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Virtual playtime.
A child interacts with an artificial kid.

Artificial Playmates for Autistic Children

BOSTON--Children with autism spectrum disorder are unable to sustain play, make-believe games, and fluid social interaction--at least with real people. But psychologist and linguist Justine Cassell of Northwestern University in Evanston, Illinois, says that interaction with virtual peers releases hidden social skills in these children.

A virtual child is a cartoonish-looking, gender-neutral 8-year-old that appears on a TV or projection screen. When it interacts with a real child, half of the action takes place in the real world, and half in the virtual world. Thanks to sensors on the toys, the children can pass dolls back and forth between worlds, and the virtual child "watches" the real child as he or she plays. The virtual child can also speak in a recorded child's voice and even uses lifelike expressions and gestures.

At a press briefing yesterday at the annual meeting of the American Association for the Advancement of Science (ScienceNOW's publisher), Cassell said that she and her colleagues originally developed virtual children 10 years ago, in part to study how literacy and conversation skills develop in normal children. But "every time I presented the work," she said, a parent of an autistic child would come to her and ask, 'Please, can I get a copy of this software for my child?' "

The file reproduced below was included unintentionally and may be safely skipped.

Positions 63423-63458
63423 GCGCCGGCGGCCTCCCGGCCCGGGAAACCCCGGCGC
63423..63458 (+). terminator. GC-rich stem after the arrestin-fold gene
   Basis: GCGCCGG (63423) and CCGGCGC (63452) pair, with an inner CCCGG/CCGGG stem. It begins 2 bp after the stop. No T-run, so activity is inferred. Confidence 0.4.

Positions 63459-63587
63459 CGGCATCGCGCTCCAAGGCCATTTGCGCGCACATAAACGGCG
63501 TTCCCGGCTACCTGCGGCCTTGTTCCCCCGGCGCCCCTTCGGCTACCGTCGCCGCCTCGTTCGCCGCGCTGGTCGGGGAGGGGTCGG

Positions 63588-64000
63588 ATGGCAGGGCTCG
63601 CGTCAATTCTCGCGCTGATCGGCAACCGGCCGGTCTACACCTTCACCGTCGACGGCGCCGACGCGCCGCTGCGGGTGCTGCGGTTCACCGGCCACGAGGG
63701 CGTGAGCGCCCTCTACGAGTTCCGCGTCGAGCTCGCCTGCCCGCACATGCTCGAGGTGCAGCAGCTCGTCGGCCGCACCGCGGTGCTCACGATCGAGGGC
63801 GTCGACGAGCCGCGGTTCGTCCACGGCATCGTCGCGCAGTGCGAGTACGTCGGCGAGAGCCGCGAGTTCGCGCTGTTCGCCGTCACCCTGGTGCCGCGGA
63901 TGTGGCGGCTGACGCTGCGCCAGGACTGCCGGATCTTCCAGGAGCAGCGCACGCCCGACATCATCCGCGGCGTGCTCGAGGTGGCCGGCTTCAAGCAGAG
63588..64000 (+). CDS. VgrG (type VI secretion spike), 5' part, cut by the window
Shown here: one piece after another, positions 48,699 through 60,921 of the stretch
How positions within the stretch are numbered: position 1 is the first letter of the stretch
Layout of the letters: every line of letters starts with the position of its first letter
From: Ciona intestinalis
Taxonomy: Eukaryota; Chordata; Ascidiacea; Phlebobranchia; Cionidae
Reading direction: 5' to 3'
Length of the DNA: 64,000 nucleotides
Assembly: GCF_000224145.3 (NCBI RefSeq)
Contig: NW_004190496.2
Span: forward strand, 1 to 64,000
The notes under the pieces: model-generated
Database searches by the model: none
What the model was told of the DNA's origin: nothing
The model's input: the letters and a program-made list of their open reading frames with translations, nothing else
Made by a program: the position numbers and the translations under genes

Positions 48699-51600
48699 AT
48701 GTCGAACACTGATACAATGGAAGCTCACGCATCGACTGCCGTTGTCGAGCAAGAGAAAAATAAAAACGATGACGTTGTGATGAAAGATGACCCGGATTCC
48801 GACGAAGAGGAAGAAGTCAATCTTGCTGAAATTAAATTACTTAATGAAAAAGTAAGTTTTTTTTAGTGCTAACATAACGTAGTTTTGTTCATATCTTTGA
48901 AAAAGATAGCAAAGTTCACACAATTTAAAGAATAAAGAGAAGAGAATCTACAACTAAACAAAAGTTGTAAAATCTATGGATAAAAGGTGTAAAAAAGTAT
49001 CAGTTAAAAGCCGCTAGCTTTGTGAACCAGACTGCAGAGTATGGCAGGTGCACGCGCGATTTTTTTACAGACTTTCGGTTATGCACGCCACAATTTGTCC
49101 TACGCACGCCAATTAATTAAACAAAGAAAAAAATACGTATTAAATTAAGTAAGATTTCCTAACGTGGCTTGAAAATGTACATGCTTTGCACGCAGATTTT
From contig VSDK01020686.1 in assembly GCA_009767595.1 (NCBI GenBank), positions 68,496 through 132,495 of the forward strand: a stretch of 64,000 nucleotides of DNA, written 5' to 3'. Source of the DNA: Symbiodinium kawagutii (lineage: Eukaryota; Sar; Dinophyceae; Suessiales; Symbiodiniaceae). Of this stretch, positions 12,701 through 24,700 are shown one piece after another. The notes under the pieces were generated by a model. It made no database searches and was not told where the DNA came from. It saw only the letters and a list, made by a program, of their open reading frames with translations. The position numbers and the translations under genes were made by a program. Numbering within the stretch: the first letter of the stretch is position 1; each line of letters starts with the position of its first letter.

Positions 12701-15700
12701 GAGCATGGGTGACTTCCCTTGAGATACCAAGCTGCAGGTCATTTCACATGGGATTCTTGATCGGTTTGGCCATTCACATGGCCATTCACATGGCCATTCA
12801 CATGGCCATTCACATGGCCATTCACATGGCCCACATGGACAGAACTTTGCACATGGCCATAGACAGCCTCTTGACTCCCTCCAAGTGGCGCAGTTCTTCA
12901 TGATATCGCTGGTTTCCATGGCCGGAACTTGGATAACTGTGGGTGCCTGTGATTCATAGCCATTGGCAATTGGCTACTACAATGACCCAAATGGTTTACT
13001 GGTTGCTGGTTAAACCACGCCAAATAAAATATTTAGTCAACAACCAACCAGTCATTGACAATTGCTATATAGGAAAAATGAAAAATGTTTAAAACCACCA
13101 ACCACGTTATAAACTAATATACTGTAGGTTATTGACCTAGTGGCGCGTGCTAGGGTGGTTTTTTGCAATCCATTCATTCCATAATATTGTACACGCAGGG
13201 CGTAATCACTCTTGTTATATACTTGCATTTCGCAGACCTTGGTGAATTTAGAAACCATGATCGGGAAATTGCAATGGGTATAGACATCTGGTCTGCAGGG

Indeed, the group's newest research, presented at a session this morning, demonstrates that interaction with virtual playmates may unlock social aptitude in autistic children. During unsupervised play with typical children, autistic children don't fill in pauses in conversation, nor do they ask or answer questions in a natural flow. But with a virtual playmate, autistic children begin to do all these things after as little as 20 minutes. In another experiment, the autistic children were given the opportunity to "become" the virtual child. When they hid behind a curtain and manipulated the digital child by means of a control panel, their virtual stand-ins interacted with typical children in socially sensitive ways.

Cassell says autistic children may be more at ease with virtual playmates because the virtual children are more predictable, which could make them seem less threatening. Preliminary brain scans show that typical people have to think harder to relate to a virtual human than to a real one, and Cassell speculates that the reverse may be true in autistic children. But will the autistic children's newfound social savvy translate to subsequent interactions with real children? "That's the million-dollar question," Cassell told Science.

Theoretical linguist Cynthia Zocca, a graduate student at the University of Connecticut, Storrs, who attended Cassell's presentation, enjoyed seeing the role of linguistics in creating virtual children capable of conversation. She says it's nice to see how the work is helping children in the real world.

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